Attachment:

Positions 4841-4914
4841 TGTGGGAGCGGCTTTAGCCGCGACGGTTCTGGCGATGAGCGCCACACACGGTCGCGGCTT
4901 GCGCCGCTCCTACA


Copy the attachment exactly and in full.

Positions 4841-4914
4841 TGTGGGAGCGGCTTTAGCCGCGACGGTTCTGGCGATGAGCGCCACACACGGTCGCGGCTT
4901 GCGCCGCTCCTACA